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Ground-based observations of the auroral zone and polar cap ionospheric responses to dayside transient reconnection

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journal contribution
posted on 2017-01-09, 16:15 authored by J. A. Davies, T. K. Yeoman, I. J. Rae, S. E. Milan, M. Lester, M. Lockwood, A. McWilliams
Observations from the EISCAT VHF incoherent scatter radar system in northern Norway, during a run of the common programme CP-4, reveal a series of poleward-propagating F-region electron density enhancements in the pre-noon sector on 23 November 1999. These plasma density features, which are observed under conditions of a strongly southward interplanetary magnetic field, exhibit a recurrence rate of under 10 min and appear to emanate from the vicinity of the open/closed field-line boundary from where they travel into the polar cap; this is suggestive of their being an ionospheric response to transient reconnection at the day-side magnetopause (flux transfer events). Simultaneous with the density structures detected by the VHF radar, poleward-moving radar auroral forms (PMRAFs) are observed by the Finland HF coherent scatter radar. It is thought that PM-RAFs, which are commonly observed near local noon by HF radars, are also related to flux transfer events, although the specific mechanism for the generation of the field-aligned irregularities within such features is not well understood. The HF observations suggest, that for much of their existence, the PMRAFs trace fossil signatures of transient reconnection rather than revealing the footprint of active reconnection itself; this is evidenced not least by the fact that the PMRAFs become narrower in spectral width as they evolve away from the region of more classical, broad cusp scatter in which they originate. Interpretation of the HF observations with reference to the plasma parameters diagnosed by the incoherent scatter radar suggests that as the PMRAFs migrate away from the reconnection site and across the polar cap, entrained in the ambient antisunward flow, the irregularities therein are generated by the presence of gradients in the electron density, with these gradients having been formed through structuring of the ionosphere in the cusp region in response to transient reconnection.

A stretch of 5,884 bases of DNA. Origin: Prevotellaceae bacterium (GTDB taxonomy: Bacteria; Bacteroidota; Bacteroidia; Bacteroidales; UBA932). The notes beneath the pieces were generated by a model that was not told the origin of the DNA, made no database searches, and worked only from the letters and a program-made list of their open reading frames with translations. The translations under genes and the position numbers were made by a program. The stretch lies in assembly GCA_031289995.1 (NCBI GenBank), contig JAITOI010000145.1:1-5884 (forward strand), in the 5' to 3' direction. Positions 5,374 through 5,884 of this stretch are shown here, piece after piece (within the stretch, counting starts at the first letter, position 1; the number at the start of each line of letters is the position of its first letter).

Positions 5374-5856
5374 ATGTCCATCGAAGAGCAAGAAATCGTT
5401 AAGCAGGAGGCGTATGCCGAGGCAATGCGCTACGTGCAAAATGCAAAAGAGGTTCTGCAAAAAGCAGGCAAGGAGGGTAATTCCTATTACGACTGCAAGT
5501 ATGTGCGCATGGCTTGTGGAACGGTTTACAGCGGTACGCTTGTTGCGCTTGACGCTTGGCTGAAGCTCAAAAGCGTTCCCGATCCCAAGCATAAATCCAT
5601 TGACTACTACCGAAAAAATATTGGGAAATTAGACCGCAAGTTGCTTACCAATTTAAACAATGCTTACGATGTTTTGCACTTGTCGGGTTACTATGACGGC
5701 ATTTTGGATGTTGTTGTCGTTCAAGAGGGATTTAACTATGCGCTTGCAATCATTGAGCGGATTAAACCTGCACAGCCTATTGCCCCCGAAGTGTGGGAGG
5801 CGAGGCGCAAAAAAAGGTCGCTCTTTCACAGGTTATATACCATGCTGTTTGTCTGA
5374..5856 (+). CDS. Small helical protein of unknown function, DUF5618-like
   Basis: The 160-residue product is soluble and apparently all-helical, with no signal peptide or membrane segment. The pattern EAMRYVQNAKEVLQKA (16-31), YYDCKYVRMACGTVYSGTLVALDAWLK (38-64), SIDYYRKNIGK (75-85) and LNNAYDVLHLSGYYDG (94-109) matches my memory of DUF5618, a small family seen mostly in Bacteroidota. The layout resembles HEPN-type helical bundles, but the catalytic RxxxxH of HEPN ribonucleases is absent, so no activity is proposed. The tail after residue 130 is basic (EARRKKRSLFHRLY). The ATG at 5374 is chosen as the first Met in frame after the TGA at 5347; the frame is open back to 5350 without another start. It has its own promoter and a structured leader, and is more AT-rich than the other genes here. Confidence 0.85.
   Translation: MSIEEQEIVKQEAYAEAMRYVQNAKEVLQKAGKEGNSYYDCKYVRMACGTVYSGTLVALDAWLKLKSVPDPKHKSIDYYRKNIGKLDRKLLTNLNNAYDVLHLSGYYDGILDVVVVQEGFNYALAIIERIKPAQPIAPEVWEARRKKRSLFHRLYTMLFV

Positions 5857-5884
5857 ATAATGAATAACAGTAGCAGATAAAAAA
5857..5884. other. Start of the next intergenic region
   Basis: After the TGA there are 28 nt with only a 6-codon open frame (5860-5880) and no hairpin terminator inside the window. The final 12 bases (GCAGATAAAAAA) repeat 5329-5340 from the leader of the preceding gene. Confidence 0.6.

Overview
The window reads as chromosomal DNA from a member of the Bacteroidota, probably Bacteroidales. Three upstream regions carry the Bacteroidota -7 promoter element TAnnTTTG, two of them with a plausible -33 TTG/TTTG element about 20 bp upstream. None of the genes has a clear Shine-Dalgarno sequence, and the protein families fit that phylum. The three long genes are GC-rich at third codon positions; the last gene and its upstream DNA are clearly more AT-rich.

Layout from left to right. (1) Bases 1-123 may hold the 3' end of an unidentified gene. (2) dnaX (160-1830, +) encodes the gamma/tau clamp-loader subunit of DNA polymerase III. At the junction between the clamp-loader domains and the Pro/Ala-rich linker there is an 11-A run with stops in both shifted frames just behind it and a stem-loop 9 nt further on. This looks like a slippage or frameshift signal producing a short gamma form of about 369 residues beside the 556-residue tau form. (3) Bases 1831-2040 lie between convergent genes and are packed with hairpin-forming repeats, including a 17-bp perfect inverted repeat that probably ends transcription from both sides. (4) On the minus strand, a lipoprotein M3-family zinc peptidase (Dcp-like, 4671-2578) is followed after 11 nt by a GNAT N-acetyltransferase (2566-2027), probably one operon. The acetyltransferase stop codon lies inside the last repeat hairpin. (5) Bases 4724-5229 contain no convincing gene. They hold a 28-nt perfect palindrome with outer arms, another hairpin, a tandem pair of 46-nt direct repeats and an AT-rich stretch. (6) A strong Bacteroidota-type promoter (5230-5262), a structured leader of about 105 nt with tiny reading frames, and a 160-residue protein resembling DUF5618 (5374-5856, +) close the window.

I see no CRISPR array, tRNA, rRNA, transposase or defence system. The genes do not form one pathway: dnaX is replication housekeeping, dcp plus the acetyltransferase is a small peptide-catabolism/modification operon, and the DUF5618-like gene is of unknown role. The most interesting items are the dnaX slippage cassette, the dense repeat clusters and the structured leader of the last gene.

The authors are indebted to the director and staff of EISCAT for operating the facility and supplying the data and to the EISCAT group at the Rutherford Appleton Laboratory for maintenance of the analysis software and assistance therewith. EISCAT is an international facility funded collaboratively by the research councils of Finland (SA), France (CNRS), the Federal Republic of Germany (MPG), Japan (NIPR), Norway (NAVF), Sweden (NFR) and the United Kingdom (PPARC). CUTLASS is funded jointly by PPARC (Grant number PPA/R/R/1997/00256), the Swedish Institute for Space Physics, Uppsala, and the Finnish Meteorological Institute, Helsinki. The authors acknowledge the principal investigators R. Lepping and N. Ness for enabling use of the Wind and ACE MFI key parameter data, respectively. Thanks are also due to the Canadian Space Agency for providing the CANOPUS magnetometer data. J. A. Davies and S. E. Milan are supported on PPARC grant number PPA/G/O/1999/00181. I. J. Rae is supported by the Natural Sciences and Engineering Council of Canada (NSERC). K. A. McWilliams is funded by the Association of Commonwealth Universities of the British Council.



Annales Geophysicae, 20, 781-794, 2002

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/Organisation/COLLEGE OF SCIENCE AND ENGINEERING/Department of Physics and Astronomy


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Annales Geophysicae


European Geosciences Union (EGU), Copernicus Publications, Springer Verlag (Germany)



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